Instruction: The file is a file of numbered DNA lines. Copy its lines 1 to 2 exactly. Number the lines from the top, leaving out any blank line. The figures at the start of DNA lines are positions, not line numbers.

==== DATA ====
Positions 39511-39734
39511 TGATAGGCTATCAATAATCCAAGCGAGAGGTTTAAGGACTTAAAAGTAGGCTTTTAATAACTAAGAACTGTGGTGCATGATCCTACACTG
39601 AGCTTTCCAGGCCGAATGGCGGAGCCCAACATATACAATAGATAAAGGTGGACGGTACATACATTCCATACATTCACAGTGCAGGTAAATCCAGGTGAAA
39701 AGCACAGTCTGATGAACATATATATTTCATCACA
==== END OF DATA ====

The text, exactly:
Positions 39511-39734
39511 TGATAGGCTATCAATAATCCAAGCGAGAGGTTTAAGGACTTAAAAGTAGGCTTTTAATAACTAAGAACTGTGGTGCATGATCCTACACTG